This is the second in a series of posts intended to introduce PostgreSQL users to PL/R, a loadable procedural language that enables a user to write user-defined SQL functions in the R programming language. This post builds on the example introduced in the initial post by demonstrating the steps associated with preprocessing the Normalized Difference Vegetation Index (NDVI) satellite raster data in preparation for spatial analytics.
This is the first in a series of posts intended to introduce PostgreSQL users to PL/R, a loadable procedural language that enables a user to write user-defined SQL functions in the R programming language. When further combined with PostGIS, the geospatial extender for PostgreSQL, users can perform powerful spatial analytics within the PostgreSQL database. This initial post introduces PL/R and R, provides set up instructions for following the Spatial Analytics example to be used in this series of posts, and provides introductory instruction on Geocoding with PostGIS, R and PL/R.
Crunchy Data is pleased to announce an initial implemention of a PostgreSQL Operator for Kubernetes to build on our work with PostgreSQL Containers. This initial implementation provides a user with the ability to perform certain PostgreSQL functions including creating PostgreSQL clusters, performing database backup and restores and viewing persistent volume claims.
Crunchy Data recently announced the publication of the PostgreSQL Security Technical Implementation Guide (STIG) by the United States Defense Information Systems Agency (DISA), making PostgreSQL the first open source database to provide a published STIG.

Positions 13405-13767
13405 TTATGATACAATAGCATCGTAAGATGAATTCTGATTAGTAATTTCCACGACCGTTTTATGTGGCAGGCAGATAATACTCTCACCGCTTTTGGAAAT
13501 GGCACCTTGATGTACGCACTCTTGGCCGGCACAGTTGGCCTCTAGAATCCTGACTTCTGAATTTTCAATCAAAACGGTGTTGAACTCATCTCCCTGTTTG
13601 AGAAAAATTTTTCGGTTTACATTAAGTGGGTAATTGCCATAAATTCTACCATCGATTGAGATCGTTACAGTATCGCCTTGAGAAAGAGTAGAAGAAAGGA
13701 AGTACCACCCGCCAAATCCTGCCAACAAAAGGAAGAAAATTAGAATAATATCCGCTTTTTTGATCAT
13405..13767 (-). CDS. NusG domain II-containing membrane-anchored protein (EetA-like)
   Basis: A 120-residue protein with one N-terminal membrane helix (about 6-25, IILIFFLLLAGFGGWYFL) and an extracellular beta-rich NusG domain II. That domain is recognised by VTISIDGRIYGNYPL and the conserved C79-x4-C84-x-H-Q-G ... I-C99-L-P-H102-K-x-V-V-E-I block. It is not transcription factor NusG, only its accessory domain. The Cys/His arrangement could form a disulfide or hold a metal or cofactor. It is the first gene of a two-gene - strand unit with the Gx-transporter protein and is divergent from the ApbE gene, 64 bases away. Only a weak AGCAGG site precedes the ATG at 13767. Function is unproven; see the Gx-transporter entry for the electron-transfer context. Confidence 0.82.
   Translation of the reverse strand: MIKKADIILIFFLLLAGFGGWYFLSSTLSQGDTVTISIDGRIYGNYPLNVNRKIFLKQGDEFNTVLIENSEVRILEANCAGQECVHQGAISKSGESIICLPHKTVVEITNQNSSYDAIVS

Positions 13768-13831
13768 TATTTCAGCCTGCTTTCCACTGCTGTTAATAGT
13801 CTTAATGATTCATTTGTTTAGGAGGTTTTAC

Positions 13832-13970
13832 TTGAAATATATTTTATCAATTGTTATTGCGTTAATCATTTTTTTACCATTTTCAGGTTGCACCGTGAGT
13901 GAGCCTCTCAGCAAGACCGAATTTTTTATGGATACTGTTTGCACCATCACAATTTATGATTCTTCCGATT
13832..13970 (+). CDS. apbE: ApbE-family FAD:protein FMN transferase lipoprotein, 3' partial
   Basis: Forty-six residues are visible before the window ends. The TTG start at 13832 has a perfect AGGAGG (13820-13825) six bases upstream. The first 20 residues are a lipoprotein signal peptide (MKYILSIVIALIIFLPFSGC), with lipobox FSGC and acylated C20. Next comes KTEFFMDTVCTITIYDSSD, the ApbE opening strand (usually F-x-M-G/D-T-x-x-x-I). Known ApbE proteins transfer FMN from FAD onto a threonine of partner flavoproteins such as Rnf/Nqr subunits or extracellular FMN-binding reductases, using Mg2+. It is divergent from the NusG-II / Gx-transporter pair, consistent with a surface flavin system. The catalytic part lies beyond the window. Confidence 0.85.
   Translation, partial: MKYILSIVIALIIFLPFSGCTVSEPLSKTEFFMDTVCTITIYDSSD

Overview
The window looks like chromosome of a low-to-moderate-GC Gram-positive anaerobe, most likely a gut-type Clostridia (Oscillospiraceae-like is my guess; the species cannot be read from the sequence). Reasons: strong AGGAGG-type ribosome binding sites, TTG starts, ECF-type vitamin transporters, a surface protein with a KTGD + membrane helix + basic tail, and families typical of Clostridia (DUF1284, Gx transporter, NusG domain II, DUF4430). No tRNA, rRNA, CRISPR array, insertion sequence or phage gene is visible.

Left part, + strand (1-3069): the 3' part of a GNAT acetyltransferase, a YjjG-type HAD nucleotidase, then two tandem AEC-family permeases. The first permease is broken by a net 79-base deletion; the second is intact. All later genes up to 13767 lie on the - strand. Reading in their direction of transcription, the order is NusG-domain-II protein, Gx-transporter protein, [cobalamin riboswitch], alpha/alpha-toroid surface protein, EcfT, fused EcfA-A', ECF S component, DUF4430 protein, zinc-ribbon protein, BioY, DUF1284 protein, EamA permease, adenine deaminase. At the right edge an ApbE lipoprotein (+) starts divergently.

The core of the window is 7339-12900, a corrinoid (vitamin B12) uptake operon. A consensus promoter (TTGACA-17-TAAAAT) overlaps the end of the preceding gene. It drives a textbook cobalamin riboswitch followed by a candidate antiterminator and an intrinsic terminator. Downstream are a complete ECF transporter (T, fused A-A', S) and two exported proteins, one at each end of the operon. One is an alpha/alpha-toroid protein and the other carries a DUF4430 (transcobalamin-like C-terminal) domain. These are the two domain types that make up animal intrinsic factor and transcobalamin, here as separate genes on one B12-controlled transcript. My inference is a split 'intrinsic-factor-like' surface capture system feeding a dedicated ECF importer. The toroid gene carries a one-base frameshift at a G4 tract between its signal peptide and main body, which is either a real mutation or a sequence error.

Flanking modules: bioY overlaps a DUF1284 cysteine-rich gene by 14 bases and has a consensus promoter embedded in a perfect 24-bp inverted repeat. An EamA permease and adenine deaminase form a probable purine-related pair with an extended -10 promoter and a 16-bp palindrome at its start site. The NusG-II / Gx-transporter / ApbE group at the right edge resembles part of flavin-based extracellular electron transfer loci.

This blog provides guidance on how to build a PostgreSQL cluster using the new Kubernetes feature - StatefulSet. Using this StatefulSet capability provides a very simple, Kubernetes native, mechanism to make clustering decisions when deploying a PostgreSQL cluster.
In this blog I’ll show you how to deploy a PostgreSQL cluster using the latest Docker 1.12 technology. Updates to Docker in their 1.12 release greatly simplify deploying a PostgreSQL cluster. IP addresses and hostnames used in this blog are just examples and not mandated.
Today, I am wrapping up my preview of next week's PGConf.EU conference. I'm really excited about all of the excellent topics and speakers that we get to choose from! Once again, here's the full Schedule.
On Friday morning, I have to recommend Arthur Zakirov and Oleg Bartunov’s talk on Better Full Text Search in PostgreSQL, even if you don’t use any Full Text Search today, they will be discussing the new RUM indexing capability which is currently being worked on. If that isn’t your thing, then definitely check out Jan Wieck’s talk on Peeking into the black hole called PL/pgSQL - The new PL profiler.
Today, I will continue with my preview of the exciting talks at the upcoming PGConf.EU conference. In Part 1, I discussed the talks that will happen on Wednesday. Today, I want to dive into the Thursday sessions.
Starting in early on Thursday morning,if you haven’t tracked all the fantastic progress we’vemade with PostgreSQL 9.6 then definitely go to Magnus Hagander’s talk on What's New in PostgreSQL 9.6. If all of that is old news to you and you’re looking at PG10 with the other developers, then the talk to be at is Anastasia Lubennikova and Konstantin’s on Page Level Compression and Encryption in Postgres, which is an absolutely amazing and fantastic direction for PostgreSQL to be going in and I’m quite excited about it.
Only one week left til PGConf.EU in Tallinn, Estonia!
Next week will be PGConf.EU’s 8th conference, having traveled to many different parts of Europe, and lately moving on a North-East trajectory, two years ago in Madrid, last year in Vienna, is now in Tallinn, Estonia with another fantastic line-up of talks.
Here are the talks which I am most interested in this year. Warning for the unwary, I’m a PostgreSQL Committer, so I tend to be quite developer heavy when it comes to my talk selections.
In the last blog post, pgAudit was configured to audit entire classes of statements (session auditing). Session auditing works great, but it can generate a lot of logs and not every administrator needs all that information. In this blog post pgAudit will be configured to use an auditing role to watch only specific objects.